World Conservation and Wildlife Trust

Protecting the World's Marine life, Wildlife, Biodiversity and Population.

Summary of Tigers

  1. Cultural Importance of the Tiger
  2. General Information of the Species of Tigers
  3. Physical Characteristics
  4. Conservation Efforts

The Cultural Importance of the Tiger


Tigers are very important in Asian cultures: they replace the lion as the 'King of Beasts' to represent fearlessness/wrath/royalty and the weretiger instead of the western werewolf. They are repeatedly used in literature for example: Jungle Book, Tigger in Winnie the Pooh, The Life of Pi and in adverts such as Frosties as Tony the Tiger.

The tiger is one of the 12 Chinese Zodiac animals, a martial art called Hung Ga is based on the movements of the Tiger and the Crane. In Imperial China, the tiger was the highest ranking general possible. The White Tiger is one of the Four Symbols of the Chinese constellations and represents the winter and autumn. In religions, tigers are significant in Hinduism and Buddhism; in Buddhism, the tiger is one of the Three Senseless Creatures and symbolises anger. In Hinduism, a much worshiped goddess named Durga rides her tiger, Damon, into battle.

  Popular and well known in the world; they can be found on many coat of arms, mascots for sport teams or flags, national animals of many countries (e.g. India, Mayalsia, Bangladesh, North and South Korea, Nepal), ancient mythology and legends, and depicted in all sorts of movies.


General Information of the Species of Tigers

Reaching up to 3.3 metres in length and 300 kg (660 lb) they are feared by any prey; like most big cats they will have a life span of 10-15 years and reach of about 20 years in captivity. Tigers are solitary animals and try to avoid others, however they may share kills even if they are unrelated or not their mate; therefore this shows tigers have a special relationship amongst all of them. A male's territory space is 60-100 squared kilometres and females of 20 squared kilometres. Males are not as tolerant of intruders as females are, however they may let a subordinate stay in their territory.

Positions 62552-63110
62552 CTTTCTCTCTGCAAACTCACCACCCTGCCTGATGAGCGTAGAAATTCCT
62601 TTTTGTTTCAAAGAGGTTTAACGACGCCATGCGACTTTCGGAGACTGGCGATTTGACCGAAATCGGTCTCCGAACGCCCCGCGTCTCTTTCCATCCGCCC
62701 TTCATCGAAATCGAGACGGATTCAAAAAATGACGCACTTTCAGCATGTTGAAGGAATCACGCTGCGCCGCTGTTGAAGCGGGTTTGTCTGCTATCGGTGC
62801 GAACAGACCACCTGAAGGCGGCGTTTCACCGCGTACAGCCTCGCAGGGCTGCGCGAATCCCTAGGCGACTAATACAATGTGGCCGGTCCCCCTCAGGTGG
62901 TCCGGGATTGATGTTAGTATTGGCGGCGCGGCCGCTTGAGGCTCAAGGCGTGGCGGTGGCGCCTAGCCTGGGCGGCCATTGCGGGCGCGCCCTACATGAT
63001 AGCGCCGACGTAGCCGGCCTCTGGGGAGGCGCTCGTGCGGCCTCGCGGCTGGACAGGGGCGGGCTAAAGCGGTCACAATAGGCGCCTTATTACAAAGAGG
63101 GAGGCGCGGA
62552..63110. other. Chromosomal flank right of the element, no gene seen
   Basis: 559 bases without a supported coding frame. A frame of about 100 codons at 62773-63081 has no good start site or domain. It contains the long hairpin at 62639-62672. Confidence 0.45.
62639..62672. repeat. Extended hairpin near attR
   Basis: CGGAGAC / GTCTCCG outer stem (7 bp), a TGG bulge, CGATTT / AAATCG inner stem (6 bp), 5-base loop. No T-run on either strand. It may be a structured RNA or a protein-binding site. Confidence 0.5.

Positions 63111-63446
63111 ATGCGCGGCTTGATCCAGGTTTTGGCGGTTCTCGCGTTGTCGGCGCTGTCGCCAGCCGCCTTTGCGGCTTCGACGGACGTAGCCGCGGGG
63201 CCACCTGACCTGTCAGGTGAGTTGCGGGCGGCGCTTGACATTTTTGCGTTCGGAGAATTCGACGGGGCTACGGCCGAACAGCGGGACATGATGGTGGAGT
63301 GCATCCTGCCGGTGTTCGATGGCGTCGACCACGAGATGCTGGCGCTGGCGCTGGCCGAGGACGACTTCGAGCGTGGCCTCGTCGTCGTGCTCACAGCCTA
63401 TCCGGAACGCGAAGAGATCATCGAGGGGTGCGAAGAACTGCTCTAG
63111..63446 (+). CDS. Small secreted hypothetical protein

In India, the favourite prey consists of: wild boar, domestic and water buffalo, gaur, chital, sambar and nilgai; occasionally crocodiles, pythons, sloth bears and leopards may also be their victims. Elephants and rhinos may not be common prey but it has been witnessed that their offspring may be taken occasionally. Rarely, a tiger may become man-eaters but this usually happens once the tiger is incapable of catching its usual prey and is forced as an alternative to hunt humans. 

A sad and unfortunate fact of these powerful animals is that now, out of 9 subspecies, only 6 remain and are all endangered or in some cases - critically endangered. Being highly adaptable, having habitats ranging from Siberian taiga to open grasslands to tropical mangrove swamps. Their habitat used to be incredibly large and wide in Asia and ranged from the Caucasus and the Caspian Sea to Siberia and Indonesia; however today it is only 7% of what it used to be; in the past few decades, their range has further decreased by 41%. Today their range is now fragmented and now in small pockets around India and some parts of South-East Asia.


Physical Characteristics

Tigers have a rusty-reddish or rusty-brown coat (but in some cases, are white), a white 'fringe' that covers some of the face, a whitish ventral and medial and the, very much recognised, distinct dark gray to black stripes. All tigers have at least 100 stripes however the pattern is unique for each cat like a human has their own unique fingerprint; however the main function of these stripes are for camouflage in the vegetation. An easy way of how to distinguish a male from a female, apart from the size and weight, is the size of the forepaw (a male will have a larger forepaw). Like most cats, they have a white spot on the back of the ears called an ocelli; this feature has a function to communicate the mental state of the tiger.

Conservation Efforts


India's Efforts

Mentioned earlier- Project Tiger, this effort has been in action since 1972 with Indira Gandhi leading. It has been very successful of transforming the population of only 1,200 tigers to 3,500 however poaching has reduced this by 60% to 1,411. This led to the Indian government donating a sum of $153 million to fund the project, set up a Tiger-Protection Force to combat poachers and to relocate 200,000 villagers to avoid tiger-human interactions. Eight more reserves are going to be added to the original 25; Tigers Forever is a project to ensure tigers live forever in the wild.

Russia's Efforts

Siberian tigers were originally only 40 left in the wild; the Soviet Union then introduced very strict anti-poaching rules and protected zones (zapovedniks) that raised the population to several hundred. However the economy collapsed in 1990 and poaching resumed with logging occurring. When the local economy improved, it resulted in positive and negative outcomes for the tigers as more money could be invested into conservation efforts however it also resulted in an increase of development and deforestation. However the main obstacle to preserve these big cats is that they require a huge territory.

Tibet

Tiger and leopard pelts were used traditionally for ceremonies and costumes however the current Dalai Lama of January 2006 taught a rule against using, buying or selling wild animals and their products; hopefully this will reduce the degree of poaching.

Save China's Tigers

This organisation secured the agreement of reintroducing South China tigers back into the wild in Bejing on the 26 November 2002. This agreement establishes a project to bring the captive bred tigers to South Africa so they can pick up their old hunting instincts and then be transferred to a reserve in China in 2010.


Article by RHN.